- Ken Ilgunas
Truck-dwelling at the University of Alaska at Fairbanks
For reasons I don’t want to go into, I’ve been living in a truck in a campus parking lot at the University of Alaska at Fairbanks for the past week.
I’m in a large parking lot—called the Taku Parking Lot—on the east side of campus that is free to visitors during the summer months. The truck, an $800 Nissan Datsun, may very well be the most pitiful vehicle I’ve ever driven. When driving it over small cracks in the road—the sort that people in other vehicles wouldn’t even notice—the Datsun rattles and shakes with a violence that will cause passengers’ prostates to flare. Making a left hand turn requires that the driver turn the steering wheel with bulged arm muscles.
Apparently the truck has been in and out of people’s hands so much that it’s earned itself a reputation locally. When I was under the truck’s hood at the post office pushing some plug back into place (that had rattled out when driving along a gravel road), an old-timer, who called himself “Geezer,” hissed at the truck and said, knowingly, that it had been “giving a lot of people trouble for years.”
I’ve been sleeping in the bed in the back of the truck, next to a gasoline canister and a spare tire. The back reeks of oil and gasoline, and there’s a leak in the roof above my ankles. Given the many contaminants, I wouldn’t dare cook in it, so I’ve been eating nothing but cereal and powdered milk, bananas, and summer sausage that I cut up and put inside tortillas.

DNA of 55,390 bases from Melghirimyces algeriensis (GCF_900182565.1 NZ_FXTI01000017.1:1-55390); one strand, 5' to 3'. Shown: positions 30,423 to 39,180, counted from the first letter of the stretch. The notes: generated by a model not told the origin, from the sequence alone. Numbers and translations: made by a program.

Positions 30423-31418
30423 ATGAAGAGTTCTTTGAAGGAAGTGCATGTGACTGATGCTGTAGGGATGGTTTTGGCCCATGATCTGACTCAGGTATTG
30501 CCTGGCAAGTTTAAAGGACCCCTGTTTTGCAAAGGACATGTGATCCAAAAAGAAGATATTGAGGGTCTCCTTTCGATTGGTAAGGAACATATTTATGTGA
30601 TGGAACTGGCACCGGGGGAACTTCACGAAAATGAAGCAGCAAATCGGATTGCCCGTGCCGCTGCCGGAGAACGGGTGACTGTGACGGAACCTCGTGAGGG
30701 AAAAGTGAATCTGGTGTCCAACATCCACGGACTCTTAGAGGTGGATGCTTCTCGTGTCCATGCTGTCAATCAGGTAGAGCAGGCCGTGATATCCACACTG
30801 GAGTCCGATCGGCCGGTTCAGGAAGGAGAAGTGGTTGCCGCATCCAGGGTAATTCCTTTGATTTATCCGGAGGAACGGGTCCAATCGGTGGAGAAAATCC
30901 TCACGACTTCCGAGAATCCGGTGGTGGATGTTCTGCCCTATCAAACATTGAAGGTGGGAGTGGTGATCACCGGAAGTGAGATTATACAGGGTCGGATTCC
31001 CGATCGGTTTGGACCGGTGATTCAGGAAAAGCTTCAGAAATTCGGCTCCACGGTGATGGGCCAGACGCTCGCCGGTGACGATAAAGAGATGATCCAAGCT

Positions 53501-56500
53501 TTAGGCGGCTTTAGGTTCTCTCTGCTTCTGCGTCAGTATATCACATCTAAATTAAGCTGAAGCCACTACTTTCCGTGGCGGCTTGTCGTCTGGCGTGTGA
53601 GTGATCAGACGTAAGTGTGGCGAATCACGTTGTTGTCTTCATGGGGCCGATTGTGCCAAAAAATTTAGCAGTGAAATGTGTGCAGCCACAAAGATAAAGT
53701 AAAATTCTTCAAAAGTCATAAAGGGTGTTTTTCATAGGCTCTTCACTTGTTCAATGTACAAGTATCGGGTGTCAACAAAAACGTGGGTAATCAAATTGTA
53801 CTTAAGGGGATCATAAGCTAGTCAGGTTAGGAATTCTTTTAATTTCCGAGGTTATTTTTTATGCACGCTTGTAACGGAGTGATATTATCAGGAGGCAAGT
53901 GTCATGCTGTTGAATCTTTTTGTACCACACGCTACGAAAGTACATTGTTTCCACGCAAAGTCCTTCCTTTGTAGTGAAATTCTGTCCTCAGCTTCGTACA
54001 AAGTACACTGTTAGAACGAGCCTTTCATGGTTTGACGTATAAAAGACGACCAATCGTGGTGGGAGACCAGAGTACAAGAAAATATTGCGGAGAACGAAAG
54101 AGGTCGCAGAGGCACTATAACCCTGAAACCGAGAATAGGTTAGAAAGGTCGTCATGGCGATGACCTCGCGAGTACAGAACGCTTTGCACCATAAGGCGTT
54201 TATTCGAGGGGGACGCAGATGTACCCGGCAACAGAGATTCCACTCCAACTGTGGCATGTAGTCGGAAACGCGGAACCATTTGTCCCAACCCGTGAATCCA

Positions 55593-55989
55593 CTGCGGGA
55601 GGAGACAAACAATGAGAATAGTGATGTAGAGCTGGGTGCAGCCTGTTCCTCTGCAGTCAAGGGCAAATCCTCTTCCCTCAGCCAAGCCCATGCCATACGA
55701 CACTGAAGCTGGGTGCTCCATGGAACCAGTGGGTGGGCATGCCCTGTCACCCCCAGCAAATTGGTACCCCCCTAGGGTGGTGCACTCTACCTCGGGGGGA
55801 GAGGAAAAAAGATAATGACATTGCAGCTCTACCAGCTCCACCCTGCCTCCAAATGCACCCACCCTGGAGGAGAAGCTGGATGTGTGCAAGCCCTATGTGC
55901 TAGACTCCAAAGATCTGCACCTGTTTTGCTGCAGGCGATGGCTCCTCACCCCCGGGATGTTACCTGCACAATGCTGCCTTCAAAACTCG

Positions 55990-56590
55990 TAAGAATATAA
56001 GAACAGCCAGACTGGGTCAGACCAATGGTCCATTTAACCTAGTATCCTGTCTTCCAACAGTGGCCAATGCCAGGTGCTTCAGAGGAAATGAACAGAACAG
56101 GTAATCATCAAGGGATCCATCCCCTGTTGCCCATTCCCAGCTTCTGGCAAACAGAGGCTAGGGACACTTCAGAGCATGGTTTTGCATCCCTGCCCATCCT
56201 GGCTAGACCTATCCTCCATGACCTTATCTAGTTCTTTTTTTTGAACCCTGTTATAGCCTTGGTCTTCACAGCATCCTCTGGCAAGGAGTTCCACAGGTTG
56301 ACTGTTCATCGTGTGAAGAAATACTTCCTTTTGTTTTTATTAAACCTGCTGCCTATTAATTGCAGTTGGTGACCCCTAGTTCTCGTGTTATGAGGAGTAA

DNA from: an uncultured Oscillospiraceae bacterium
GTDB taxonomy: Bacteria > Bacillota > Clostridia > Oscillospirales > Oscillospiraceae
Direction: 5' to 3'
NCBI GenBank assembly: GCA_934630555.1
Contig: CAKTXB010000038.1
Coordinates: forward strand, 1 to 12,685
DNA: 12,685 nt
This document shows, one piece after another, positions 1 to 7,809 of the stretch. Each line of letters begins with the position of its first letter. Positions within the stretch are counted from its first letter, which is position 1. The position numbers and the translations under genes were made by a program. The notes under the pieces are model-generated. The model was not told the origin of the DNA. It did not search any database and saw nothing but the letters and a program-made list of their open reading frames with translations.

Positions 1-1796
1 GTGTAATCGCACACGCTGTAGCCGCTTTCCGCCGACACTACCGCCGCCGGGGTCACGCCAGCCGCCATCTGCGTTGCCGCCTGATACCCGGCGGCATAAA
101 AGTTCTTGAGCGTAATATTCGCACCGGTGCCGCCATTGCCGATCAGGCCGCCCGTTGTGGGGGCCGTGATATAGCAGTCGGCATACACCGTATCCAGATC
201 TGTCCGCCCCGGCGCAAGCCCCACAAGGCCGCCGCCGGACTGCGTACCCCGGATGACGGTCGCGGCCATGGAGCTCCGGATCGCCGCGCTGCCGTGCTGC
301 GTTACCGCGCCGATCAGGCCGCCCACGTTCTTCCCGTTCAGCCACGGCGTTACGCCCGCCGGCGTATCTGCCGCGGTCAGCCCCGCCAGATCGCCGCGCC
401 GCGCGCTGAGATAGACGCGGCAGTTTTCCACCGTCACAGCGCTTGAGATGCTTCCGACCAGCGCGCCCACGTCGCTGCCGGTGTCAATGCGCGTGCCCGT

My parking lot is also where the town comes to distribute its recycleables, so I’m usually woken around 7:30 am by the sounds of smashing glass and clanging tin.
I’ll read in bed for an hour before heading to the library to write my Duke Magazine article about Andrew Skurka (which I’ve mentioned in a previous post).
I find that—in order to effectively write—I need three things: internet, electricity, and my laptop. It’s amazing how dependent I’ve become on these technologies, as I probably could get by with a regular pen and paper, but that’s an entry for another day…
The library—which offers all the necessary services—is open till 10 pm on the weekdays, but it’s only open for a couple of hours during the weekends. I know how college campuses work, so I thought that I could probably find a way around the weekend situation. It’s a safe bet that on a college campus, if you pull enough doors, one of them will eventually open. All buildings, of course, have electrical sockets and wi-fi. I’ve found that as long as you look like a student, and that you look like you’ve been there before or know where you’re going, no one will bother you. Everyone just presumes you’re another student.
In five days, I’ve done a good deal of trespassing, but I’ve only spoken to two people on campus. The first was an older lady. The first thing she said to me was “Thank cod. Halibut be thy name.” It was a Sunday afternoon, and she’d just gotten out of mass. She said that I looked like her son, “who is in heaven,” and an Iranian hitchhiker she once picked up in British Columbia. The other person was a security guard, who came up to me in one of the vacant buildings at 10:30 pm.
“Hello sir. Can I see your ID?” he said.
“I’m afraid I don’t have one,” I said. “I’m not a student here.” I figured I had a better chance of getting out of this situation with charm and honesty than awkwardness and falsehoods.